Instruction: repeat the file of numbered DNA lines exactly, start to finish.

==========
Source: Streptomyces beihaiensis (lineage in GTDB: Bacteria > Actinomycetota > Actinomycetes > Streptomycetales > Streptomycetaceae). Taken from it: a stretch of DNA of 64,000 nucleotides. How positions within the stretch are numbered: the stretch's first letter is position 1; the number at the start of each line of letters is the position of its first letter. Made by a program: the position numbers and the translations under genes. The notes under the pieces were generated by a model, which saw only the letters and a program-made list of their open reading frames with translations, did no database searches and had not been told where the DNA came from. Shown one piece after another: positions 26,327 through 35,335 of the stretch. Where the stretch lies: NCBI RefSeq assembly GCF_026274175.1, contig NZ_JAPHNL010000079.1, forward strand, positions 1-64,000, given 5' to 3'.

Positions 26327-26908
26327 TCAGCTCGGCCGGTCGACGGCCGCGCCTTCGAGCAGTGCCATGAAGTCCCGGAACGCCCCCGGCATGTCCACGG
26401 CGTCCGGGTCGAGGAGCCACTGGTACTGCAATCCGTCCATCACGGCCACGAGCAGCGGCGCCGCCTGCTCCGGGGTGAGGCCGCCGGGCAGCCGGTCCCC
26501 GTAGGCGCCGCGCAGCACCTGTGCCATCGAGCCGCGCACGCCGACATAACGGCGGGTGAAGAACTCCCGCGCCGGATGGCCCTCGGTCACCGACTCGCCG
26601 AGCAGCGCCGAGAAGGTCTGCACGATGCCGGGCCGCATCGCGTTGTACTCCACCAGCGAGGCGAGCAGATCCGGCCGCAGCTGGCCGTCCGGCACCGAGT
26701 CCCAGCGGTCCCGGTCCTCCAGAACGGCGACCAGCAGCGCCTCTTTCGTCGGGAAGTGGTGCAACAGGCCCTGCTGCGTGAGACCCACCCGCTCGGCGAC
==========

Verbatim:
Source: Streptomyces beihaiensis (lineage in GTDB: Bacteria > Actinomycetota > Actinomycetes > Streptomycetales > Streptomycetaceae). Taken from it: a stretch of DNA of 64,000 nucleotides. How positions within the stretch are numbered: the stretch's first letter is position 1; the number at the start of each line of letters is the position of its first letter. Made by a program: the position numbers and the translations under genes. The notes under the pieces were generated by a model, which saw only the letters and a program-made list of their open reading frames with translations, did no database searches and had not been told where the DNA came from. Shown one piece after another: positions 26,327 through 35,335 of the stretch. Where the stretch lies: NCBI RefSeq assembly GCF_026274175.1, contig NZ_JAPHNL010000079.1, forward strand, positions 1-64,000, given 5' to 3'.

Positions 26327-26908
26327 TCAGCTCGGCCGGTCGACGGCCGCGCCTTCGAGCAGTGCCATGAAGTCCCGGAACGCCCCCGGCATGTCCACGG
26401 CGTCCGGGTCGAGGAGCCACTGGTACTGCAATCCGTCCATCACGGCCACGAGCAGCGGCGCCGCCTGCTCCGGGGTGAGGCCGCCGGGCAGCCGGTCCCC
26501 GTAGGCGCCGCGCAGCACCTGTGCCATCGAGCCGCGCACGCCGACATAACGGCGGGTGAAGAACTCCCGCGCCGGATGGCCCTCGGTCACCGACTCGCCG
26601 AGCAGCGCCGAGAAGGTCTGCACGATGCCGGGCCGCATCGCGTTGTACTCCACCAGCGAGGCGAGCAGATCCGGCCGCAGCTGGCCGTCCGGCACCGAGT
26701 CCCAGCGGTCCCGGTCCTCCAGAACGGCGACCAGCAGCGCCTCTTTCGTCGGGAAGTGGTGCAACAGGCCCTGCTGCGTGAGACCCACCCGCTCGGCGAC